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Doctor's unwarranted forceps intervention caused severe brain damage: court

TORONTO – An experienced obstetrician whose unwarranted forceps intervention during labour led to the birth of a child with catastrophic brain injuries was indeed negligent, Ontario’s top court ruled Wednesday.

In upholding a lower court ruling and damages award, the Ontario Court of Appeal agreed Dr. Peter Potts fell below the required standard of care in delivering Matthew MacGregor 13 years ago.

It was, the court found, a “difficult” case with tragic results for all concerned.

“The consequences of a medical misfortune for the person injured and often their families can be devastating and life-altering,” Justice James MacPherson wrote for the court.

“The same can be true for the medical professional who may have caused the injury.”

In January 1999, Laura MacGregor was in labour with her second child at the Grand River Hospital in Kitchener, Ont., when Potts attempted a forceps delivery even though, the trial judge found, there was no compelling need to do so.

Potts claimed at trial that he decided on a forceps delivery because of the position of the fetus.

But neither MacGregor nor Matthew were in any distress at the time and the mother could have been left to push, the lower court found.

In addition, the trial judge found Potts negligent in how he performed the forceps procedure, which resulted in compression of the umbilical cord and oxygen starvation for Matthew, who was born severely brain-damaged after an emergency caesarean.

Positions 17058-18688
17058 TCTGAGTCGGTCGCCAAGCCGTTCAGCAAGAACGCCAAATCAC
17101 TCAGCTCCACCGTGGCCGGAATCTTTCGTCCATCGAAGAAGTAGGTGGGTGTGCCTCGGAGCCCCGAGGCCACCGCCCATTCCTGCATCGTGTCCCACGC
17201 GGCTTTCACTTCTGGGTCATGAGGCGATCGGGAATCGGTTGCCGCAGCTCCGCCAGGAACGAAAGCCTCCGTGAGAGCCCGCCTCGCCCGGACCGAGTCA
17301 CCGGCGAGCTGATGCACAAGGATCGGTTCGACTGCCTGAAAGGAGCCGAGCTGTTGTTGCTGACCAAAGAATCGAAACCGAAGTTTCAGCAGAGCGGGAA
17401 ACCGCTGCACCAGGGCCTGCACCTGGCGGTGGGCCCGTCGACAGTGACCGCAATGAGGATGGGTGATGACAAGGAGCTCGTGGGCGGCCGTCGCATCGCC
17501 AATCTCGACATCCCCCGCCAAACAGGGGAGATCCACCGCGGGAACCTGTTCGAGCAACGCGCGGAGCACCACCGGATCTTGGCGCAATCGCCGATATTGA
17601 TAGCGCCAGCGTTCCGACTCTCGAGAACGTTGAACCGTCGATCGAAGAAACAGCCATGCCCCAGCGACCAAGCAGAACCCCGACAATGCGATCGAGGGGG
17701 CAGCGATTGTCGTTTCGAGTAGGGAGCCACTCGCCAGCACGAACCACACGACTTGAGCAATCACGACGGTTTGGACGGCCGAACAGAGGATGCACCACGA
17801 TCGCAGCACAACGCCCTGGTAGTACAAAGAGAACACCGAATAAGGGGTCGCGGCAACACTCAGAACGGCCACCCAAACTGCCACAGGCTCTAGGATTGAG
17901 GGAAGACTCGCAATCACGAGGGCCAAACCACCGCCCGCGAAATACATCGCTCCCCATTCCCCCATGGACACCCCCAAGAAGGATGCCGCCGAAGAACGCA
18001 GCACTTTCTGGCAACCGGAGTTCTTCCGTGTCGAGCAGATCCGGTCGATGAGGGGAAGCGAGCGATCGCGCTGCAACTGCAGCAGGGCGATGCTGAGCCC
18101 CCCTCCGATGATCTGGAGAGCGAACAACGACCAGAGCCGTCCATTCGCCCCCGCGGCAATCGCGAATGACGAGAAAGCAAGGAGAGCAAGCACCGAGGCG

The court also found Potts used the forceps without getting proper consent from MacGregor.

Matthew, now 13 years old, will always be seriously disabled and require constant care, and is not expected to live much beyond age 32, according to court documents.

The MacGregor family successfully sued Potts for negligence, winning a damages award of $2.8 million and roughly another $250,000 per year to cover the costs of caring for Matthew.

Potts is an experienced obstetrician with a busy obstetrical practice who delivered approximately 300-400 babies per year. He had no adverse findings against him, according to the Ontario’s doctor-regulation body.

In finding against Potts, the trial judge called him “very sloppy” in his charting, and found his “credibility was shaken in several instances.”

Still, MacPherson referred to Potts as “a fine professional man” who had devoted his life to the care of mothers and children.

At the same time, the justice wrote, the MacGregor family “must endure and respond forever” to Matthew’s injuries and precarious situation.

“In this sad context, a judge can – and I do – express my genuine sympathy to the MacGregor family and to Dr. Potts,” MacPherson said.

The Appeal Court also rejected the MacGregors’ cross-claim for more money to cover Matthew’s future care.

“There is nothing in the record to suggest that, through communication, flexibility and co-operation, the parties cannot make sensible adjustments to the delivery of future care to Matthew,” the court decided.

The court did award the MacGregors $100,000 in costs.